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A week ago I was traveling in Germany by car on an autobahn, There was no one on the road so I was in the correct lane like the law says and I was not speeding (nearly 120km/h in a no speed limit zone). Suddenly a small light appears on the lane (only one light, and it was blinking). I tried to stop and change lane (I supposed the light was there for a reason (probably a crash). I stopped nearly 100 meters after the light but I hit the light. There was a cop who told me to move to the emergency lane and turn on my hazard lights (to avoid someone crashing into me). Then she placed her car before the point where the first light was, finished placing the lights (to close the lane in a visible way), took photographs of the damage to my car and took my insurance details, and gave me a contact card of the highway police.

I called my insurance company Friday, and they told me they have to pass the case to the cross-border department. Then the cross-border department called me today and they asked me if I want to claim on my insurance to fix the car.

I'm new to insurance and especially on incidents in other countries, what should I do?

The damage isn't really big, and it's purely cosmetic (but I can't quantify it in money). The cop didn't explicitly admit "it's my fault", but her actions made me think she was assuming it was.

Is there a way to claim on their insurance, or fulfill the claim only if they are not going to reset my no-claims bonus?

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    @pnuts Thanks for editing yes, it reflect what I wanted to say. – Maurizio Carboni Jan 9 '17 at 19:07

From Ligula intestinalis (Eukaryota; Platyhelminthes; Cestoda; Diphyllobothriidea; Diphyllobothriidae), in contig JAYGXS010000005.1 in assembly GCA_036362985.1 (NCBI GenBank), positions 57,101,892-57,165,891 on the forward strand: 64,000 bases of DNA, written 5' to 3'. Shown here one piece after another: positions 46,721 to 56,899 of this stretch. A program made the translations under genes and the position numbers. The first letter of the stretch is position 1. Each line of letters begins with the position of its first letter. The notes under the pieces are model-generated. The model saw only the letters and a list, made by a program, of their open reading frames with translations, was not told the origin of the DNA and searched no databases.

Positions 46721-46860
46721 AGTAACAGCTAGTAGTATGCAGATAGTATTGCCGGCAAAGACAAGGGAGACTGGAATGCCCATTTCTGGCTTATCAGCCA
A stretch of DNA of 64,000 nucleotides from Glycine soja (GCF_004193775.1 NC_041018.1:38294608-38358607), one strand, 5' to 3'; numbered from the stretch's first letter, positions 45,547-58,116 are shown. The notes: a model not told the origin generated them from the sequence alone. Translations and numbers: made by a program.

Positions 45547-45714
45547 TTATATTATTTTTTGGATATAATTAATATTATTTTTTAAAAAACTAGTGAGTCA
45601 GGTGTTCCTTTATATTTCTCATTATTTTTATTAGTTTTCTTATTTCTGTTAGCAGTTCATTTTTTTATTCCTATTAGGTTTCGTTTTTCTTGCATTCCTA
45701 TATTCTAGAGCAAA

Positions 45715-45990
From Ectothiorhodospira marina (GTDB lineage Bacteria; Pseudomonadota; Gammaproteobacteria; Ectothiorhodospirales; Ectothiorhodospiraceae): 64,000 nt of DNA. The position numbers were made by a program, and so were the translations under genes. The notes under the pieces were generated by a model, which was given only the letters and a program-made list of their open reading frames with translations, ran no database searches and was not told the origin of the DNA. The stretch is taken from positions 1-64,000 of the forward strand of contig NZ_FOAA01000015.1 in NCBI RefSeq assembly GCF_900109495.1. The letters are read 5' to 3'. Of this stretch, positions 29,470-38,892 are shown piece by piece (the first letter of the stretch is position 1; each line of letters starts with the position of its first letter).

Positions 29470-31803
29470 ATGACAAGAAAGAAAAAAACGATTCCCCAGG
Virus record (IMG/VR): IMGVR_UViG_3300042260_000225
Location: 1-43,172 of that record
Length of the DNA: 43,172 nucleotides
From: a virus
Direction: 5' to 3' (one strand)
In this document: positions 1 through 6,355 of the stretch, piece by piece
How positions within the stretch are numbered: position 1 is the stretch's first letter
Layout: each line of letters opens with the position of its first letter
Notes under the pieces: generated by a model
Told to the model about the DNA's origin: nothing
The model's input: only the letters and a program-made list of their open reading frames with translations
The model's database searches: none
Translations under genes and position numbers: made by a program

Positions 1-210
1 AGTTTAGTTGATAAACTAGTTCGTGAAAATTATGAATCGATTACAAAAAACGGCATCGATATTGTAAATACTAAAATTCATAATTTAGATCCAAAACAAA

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    @Max I'm not sure the accident it's my fault, I suppose only 1 small light to close a lane isn't what the law says, after she finished putting them, the lane was closed correctly. I simply think she put a light and forgot the rest because she was stressed by the real crash half a mile after me. – Maurizio Carboni Jan 9 '17 at 19:07
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    If the fault it's mine I'm "happy" to pay to fix the damage, if is a distraction of the cop obviously I prefer to claim on them. – Maurizio Carboni Jan 9 '17 at 19:09
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    The difficulty for you will be to prove that your were not in the wrong; and that can take time, and we all know that time equals money and even if you "win" it might just cost you more than just your car light. – Max Jan 9 '17 at 20:58
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    I don’t think the ‘who has the fault’ part can be answered conclusively; especially not on the internet by a bunch of strangers who weren’t there. – Jan Jan 10 '17 at 3:09
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Your question can be divided into two subquestions:

Who has liability for a car accident in Germany?

Liability for an accident is determined by the local legislation, in this case the German one. Whether you are a local or a foreigner makes no difference.